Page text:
Tag: vacant properties

There’s Opportunity in Vacancy

Thinking of abandoned properties as merely problems we wish would go away feeds into some of the less productive ways vacant properties have been handled.

The Two Vacancy Crises in America’s Cities

Vacant properties are a serious problem in two kinds of neighborhoods. To address them, we need to know which kind we’re looking at.

State Policies Play a Central Role in the Fight Against Vacant...

Abandoned and vacant properties seem like a quintessentially local problem. But state policies have a huge effect on how well municipalities can fight it.

Making a Pipeline for Vacant Building Rehab

Baltimore’s Vacants to Value program sparked revitalization block by block with a few key legal powers and partnerships.

How to Fight Vacancy? Do It All

The fight against vacancy in Youngstown, Ohio, shows us that we shouldn’t rely on a single strategy—everything is needed at once.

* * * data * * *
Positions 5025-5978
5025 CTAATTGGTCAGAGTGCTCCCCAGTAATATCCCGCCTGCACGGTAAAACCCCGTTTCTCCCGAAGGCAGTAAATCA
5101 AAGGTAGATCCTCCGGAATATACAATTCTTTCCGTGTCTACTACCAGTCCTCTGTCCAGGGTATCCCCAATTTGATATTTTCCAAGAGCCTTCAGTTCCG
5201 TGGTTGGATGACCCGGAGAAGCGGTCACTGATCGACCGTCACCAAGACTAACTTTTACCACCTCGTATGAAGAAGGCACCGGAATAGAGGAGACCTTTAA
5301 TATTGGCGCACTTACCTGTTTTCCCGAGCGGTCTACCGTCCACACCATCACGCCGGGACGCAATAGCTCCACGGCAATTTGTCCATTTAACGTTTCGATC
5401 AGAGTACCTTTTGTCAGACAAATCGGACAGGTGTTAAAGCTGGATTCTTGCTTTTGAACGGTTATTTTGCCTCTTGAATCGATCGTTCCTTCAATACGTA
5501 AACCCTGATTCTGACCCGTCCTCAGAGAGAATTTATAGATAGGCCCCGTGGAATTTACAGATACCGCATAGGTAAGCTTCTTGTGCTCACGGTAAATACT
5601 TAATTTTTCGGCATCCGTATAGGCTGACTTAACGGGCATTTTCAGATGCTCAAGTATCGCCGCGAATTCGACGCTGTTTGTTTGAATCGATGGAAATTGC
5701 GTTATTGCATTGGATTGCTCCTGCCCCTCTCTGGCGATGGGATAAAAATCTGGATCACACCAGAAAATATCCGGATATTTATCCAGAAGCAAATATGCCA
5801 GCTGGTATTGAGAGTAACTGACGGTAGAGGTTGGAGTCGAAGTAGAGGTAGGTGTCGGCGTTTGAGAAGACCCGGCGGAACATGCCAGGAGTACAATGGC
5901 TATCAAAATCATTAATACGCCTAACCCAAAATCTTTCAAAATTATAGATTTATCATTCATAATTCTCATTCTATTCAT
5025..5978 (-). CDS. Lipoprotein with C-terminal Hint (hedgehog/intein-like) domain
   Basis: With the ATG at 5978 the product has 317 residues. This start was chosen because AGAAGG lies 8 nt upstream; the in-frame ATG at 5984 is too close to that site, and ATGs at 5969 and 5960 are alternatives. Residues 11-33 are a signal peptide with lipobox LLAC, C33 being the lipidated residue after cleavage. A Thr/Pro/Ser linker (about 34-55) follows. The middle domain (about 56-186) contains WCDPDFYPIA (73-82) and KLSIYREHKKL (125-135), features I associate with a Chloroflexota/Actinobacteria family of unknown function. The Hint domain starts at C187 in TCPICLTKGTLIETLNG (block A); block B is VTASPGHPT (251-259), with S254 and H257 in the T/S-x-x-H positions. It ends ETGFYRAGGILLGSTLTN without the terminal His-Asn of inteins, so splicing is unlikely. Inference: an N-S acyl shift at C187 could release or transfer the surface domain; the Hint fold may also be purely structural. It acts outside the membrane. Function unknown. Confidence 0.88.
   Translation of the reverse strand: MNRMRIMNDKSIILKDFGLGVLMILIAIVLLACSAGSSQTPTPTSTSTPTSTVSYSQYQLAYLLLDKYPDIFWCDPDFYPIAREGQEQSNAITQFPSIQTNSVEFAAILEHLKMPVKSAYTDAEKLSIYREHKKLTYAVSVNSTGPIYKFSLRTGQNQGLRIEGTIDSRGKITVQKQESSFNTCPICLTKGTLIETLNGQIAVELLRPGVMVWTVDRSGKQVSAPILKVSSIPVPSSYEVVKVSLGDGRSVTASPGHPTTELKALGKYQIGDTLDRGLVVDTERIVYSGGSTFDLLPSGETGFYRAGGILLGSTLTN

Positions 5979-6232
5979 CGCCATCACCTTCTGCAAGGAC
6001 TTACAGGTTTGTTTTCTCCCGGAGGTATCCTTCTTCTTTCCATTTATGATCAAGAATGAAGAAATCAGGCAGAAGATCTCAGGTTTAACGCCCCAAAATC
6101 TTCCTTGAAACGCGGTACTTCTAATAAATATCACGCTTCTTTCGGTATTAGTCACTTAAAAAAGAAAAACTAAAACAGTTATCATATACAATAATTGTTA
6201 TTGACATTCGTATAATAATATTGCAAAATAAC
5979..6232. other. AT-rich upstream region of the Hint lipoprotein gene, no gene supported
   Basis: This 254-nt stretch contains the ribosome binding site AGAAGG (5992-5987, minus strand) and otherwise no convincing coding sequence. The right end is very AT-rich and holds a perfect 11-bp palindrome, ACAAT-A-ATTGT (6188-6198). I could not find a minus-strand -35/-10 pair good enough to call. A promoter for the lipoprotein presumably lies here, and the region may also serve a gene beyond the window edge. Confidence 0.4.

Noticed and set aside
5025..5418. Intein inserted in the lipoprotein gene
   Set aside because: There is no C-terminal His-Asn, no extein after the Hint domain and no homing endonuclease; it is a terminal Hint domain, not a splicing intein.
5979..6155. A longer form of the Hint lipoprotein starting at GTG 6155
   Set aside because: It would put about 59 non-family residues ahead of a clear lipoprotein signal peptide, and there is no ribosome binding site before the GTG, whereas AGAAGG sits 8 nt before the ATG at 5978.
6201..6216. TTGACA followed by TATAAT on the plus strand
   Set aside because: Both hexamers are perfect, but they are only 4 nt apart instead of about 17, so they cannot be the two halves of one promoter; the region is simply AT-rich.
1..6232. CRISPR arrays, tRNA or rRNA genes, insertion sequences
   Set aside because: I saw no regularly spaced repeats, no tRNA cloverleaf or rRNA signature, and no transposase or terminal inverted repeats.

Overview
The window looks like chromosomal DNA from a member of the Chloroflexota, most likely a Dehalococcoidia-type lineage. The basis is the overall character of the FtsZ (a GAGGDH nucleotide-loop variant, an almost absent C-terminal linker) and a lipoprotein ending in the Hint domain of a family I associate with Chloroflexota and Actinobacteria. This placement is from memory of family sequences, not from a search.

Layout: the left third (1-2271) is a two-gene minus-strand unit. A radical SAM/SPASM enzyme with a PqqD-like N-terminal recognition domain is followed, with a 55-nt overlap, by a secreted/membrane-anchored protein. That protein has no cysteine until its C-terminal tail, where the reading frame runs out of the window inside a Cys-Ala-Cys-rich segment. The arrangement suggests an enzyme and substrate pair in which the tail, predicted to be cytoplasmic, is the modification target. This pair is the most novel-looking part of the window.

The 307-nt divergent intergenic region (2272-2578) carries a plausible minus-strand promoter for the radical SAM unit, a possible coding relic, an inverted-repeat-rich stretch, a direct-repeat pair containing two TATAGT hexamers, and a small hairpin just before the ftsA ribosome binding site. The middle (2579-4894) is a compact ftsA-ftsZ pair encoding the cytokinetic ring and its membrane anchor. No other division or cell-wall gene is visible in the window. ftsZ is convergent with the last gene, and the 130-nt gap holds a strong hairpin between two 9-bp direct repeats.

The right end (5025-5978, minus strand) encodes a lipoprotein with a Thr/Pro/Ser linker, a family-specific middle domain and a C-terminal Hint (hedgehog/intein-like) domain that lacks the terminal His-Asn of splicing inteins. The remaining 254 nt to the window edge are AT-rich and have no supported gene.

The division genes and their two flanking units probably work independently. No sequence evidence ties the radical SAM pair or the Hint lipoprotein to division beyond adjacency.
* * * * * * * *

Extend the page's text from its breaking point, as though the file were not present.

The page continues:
Transforming Vacant Land Into Community Assets

Vacant land activities can be low cost and high impact; the price of failure is not steep, but the return on investment can be high.

How to Fund Land Banks

The number of land banks grew dramatically in the wake of the foreclosure crisis. So has our understanding of how to successfully fund them.

Rebellion Spurs Opportunity and a New Housing Movement

How a Baltimore collaborative plans to make shared-equity housing a significant sector in the local housing market.

Getting Ahead of Gentrification in the South Side of Columbus

More than a decade after several groups came together to improve substandard housing in the South Side of Columbus, signs of gentrification and forced displacement are beginning to emerge. Can something be done so current residents can afford to stay in their neighborhoods for years to come? The short answer is yes.

Filling Commercial Vacancies with Food Pantries

When I tell people that food pantries can be a new and innovative way to help lift up communities, they look at me as...

Q: Is a land bank the same thing as a land...

A: Nope. They are totally different, though complementary tools. This chart will walk you through the differences.

Hanging on to the Land

Community gardens and urban agriculture are crucial gathering places—and revitalizing forces—in neighborhoods with lots of vacancy and low values. But what happens to them when the market turns around?